Hodgkin lymphoma (HL), a B cell-derived cancer, is one of the most common lymphomas. In HL, the tumor cells--Hodgkin and Reed-Sternberg (HRS) cells--are usually very rare in the tissue. Although HRS cells are derived from mature B cells, they have largely lost their B cell phenotype and show a very unusual co-expression of markers of various hematopoietic cell types. HRS cells show deregulated activation of multiple signaling pathways and transcription factors. The activation of these pathways and factors is partly mediated through interactions of HRS cells with various other types of cells in the microenvironment, but also through genetic lesions. The transforming events involved in the pathogenesis of HL are only partly understood, but mutations affecting the NF-κB and JAK/STAT pathways are frequent. The dependency of HRS cells on microenvironmental interactions and deregulated signaling pathways may offer novel strategies for targeted therapies.
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              Chromosomal instability (CIN): what it is and why it is crucial to cancer evolution.

               K Ye,  Guo-Mu Liu,  H H Q Heng (2013)
              Results of various cancer genome sequencing projects have "unexpectedly" challenged the framework of the current somatic gene mutation theory of cancer. The prevalence of diverse genetic heterogeneity observed in cancer questions the strategy of focusing on contributions of individual gene mutations. Much of the genetic heterogeneity in tumors is due to chromosomal instability (CIN), a predominant hallmark of cancer. Multiple molecular mechanisms have been attributed to CIN but unifying these often conflicting mechanisms into one general mechanism has been challenging. In this review, we discuss multiple aspects of CIN including its definitions, methods of measuring, and some common misconceptions. We then apply the genome-based evolutionary theory to propose a general mechanism for CIN to unify the diverse molecular causes. In this new evolutionary framework, CIN represents a system behavior of a stress response with adaptive advantages but also serves as a new potential cause of further destabilization of the genome. Following a brief review about the newly realized functions of chromosomes that defines system inheritance and creates new genomes, we discuss the ultimate importance of CIN in cancer evolution. Finally, a number of confusing issues regarding CIN are explained in light of the evolutionary function of CIN.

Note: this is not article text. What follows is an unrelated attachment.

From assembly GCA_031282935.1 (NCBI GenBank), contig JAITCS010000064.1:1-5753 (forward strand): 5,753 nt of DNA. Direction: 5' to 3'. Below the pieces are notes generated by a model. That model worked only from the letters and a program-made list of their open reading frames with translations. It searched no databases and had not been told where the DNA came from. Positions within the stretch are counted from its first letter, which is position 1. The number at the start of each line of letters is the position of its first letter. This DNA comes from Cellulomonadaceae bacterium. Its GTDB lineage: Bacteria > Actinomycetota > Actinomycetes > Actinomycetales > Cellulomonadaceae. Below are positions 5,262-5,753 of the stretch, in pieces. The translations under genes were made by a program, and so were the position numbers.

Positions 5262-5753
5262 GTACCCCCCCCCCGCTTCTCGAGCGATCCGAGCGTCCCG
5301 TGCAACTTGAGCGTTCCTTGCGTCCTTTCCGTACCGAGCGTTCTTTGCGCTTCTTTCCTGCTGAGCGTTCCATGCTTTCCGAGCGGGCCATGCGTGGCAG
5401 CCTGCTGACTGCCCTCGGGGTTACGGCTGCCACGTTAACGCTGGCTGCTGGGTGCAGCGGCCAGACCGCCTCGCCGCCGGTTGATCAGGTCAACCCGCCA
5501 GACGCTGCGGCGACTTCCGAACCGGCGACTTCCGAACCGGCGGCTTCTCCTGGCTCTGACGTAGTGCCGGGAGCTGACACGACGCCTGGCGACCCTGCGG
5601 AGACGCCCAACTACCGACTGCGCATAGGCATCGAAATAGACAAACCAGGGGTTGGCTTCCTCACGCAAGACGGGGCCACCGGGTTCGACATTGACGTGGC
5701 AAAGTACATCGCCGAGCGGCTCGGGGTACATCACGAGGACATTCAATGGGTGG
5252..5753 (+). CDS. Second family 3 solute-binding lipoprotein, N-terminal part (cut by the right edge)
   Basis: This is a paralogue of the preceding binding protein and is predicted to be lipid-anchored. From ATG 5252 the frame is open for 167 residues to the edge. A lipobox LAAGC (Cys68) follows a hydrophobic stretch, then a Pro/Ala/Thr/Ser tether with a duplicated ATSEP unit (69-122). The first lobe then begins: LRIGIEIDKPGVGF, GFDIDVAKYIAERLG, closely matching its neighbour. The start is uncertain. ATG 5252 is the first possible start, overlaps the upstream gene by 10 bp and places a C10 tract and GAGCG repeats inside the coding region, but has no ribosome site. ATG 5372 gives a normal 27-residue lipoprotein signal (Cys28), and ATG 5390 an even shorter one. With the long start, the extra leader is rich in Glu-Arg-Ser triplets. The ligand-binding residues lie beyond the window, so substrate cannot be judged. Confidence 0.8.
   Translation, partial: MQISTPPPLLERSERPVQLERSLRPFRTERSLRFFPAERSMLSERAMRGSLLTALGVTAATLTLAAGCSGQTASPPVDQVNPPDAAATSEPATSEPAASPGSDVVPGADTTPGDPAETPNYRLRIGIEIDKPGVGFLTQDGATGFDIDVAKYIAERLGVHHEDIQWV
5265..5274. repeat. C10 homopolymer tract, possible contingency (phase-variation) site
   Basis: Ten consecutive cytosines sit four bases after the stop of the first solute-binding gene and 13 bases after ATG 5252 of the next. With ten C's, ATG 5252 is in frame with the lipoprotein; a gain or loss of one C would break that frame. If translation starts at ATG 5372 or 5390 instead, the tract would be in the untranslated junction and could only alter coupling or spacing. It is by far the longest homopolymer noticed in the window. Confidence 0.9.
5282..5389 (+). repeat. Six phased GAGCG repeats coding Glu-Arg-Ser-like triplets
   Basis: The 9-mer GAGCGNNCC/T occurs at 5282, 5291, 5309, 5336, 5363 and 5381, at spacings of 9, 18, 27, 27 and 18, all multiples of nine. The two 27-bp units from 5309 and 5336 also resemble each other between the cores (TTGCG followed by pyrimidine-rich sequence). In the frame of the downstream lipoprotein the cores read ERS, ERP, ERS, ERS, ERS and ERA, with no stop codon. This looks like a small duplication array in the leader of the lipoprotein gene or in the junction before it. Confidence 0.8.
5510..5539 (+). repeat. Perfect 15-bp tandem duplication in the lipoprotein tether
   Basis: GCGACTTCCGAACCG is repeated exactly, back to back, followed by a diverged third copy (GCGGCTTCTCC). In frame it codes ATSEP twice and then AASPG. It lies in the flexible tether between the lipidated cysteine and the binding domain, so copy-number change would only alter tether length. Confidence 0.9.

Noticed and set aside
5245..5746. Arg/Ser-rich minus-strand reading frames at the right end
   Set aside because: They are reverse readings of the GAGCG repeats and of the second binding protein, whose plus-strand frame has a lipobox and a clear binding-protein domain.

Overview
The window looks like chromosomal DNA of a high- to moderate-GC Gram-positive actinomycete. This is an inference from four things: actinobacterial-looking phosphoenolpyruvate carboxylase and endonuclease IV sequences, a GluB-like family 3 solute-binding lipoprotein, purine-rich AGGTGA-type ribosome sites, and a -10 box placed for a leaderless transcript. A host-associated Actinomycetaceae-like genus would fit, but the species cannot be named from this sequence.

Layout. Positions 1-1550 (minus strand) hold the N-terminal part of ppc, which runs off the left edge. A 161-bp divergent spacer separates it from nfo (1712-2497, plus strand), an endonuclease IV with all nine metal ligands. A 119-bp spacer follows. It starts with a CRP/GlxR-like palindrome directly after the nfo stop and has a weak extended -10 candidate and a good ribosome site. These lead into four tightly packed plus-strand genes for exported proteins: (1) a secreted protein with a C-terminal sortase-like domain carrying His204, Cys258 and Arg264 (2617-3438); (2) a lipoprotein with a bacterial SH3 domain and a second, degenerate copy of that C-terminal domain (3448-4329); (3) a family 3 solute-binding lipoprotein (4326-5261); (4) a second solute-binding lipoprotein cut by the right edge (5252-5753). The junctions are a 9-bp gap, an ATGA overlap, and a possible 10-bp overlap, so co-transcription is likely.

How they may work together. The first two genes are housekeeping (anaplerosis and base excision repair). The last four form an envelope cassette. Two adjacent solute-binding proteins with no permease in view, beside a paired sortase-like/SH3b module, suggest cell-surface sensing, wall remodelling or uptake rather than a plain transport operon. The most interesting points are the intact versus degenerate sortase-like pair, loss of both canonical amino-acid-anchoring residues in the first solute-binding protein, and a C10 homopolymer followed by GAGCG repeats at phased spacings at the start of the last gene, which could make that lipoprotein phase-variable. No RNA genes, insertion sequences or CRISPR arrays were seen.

Author and article information

                Genes (Basel)
                Genes (Basel)
                10 January 2019
                January 2019
                : 10
                : 1
                [1 ]Laboratorio de Citogenética, Instituto Nacional de Pediatría, Cd. De Mexico, P.O. Box 04530, Mexico; sera_ramos@ 123456yahoo.com.mx (S.R.); bertha_molina@ 123456yahoo.com.mx (B.M.); sanchezsilvia2000@ 123456yahoo.com.mx (S.S.)
                [2 ]Instituto de Investigaciones Biomédicas, Universidad Nacional Autónoma de Mexico, Cd. De Mexico, P.O. Box 04510, Mexico
                [3 ]Laboratorio de Genética y Cáncer, Instituto Nacional de Pediatría, Cd. De Mexico, P.O. Box 04530, Mexico; consusa@ 123456hotmail.com
                [4 ]Subdirección de Hemato-Oncología, Instituto Nacional de Pediatría, Cd. De Mexico, P.O. Box 04530, Mexico; riveraluna@ 123456yahoo.com
                Author notes
                [* ]Correspondence: sarafrias@ 123456biomedicas.unam.mx ; Tel.: +52-55-10840900 (ext. 1436)
                © 2019 by the authors.

                Licensee MDPI, Basel, Switzerland. This article is an open access article distributed under the terms and conditions of the Creative Commons Attribution (CC BY) license ( http://creativecommons.org/licenses/by/4.0/).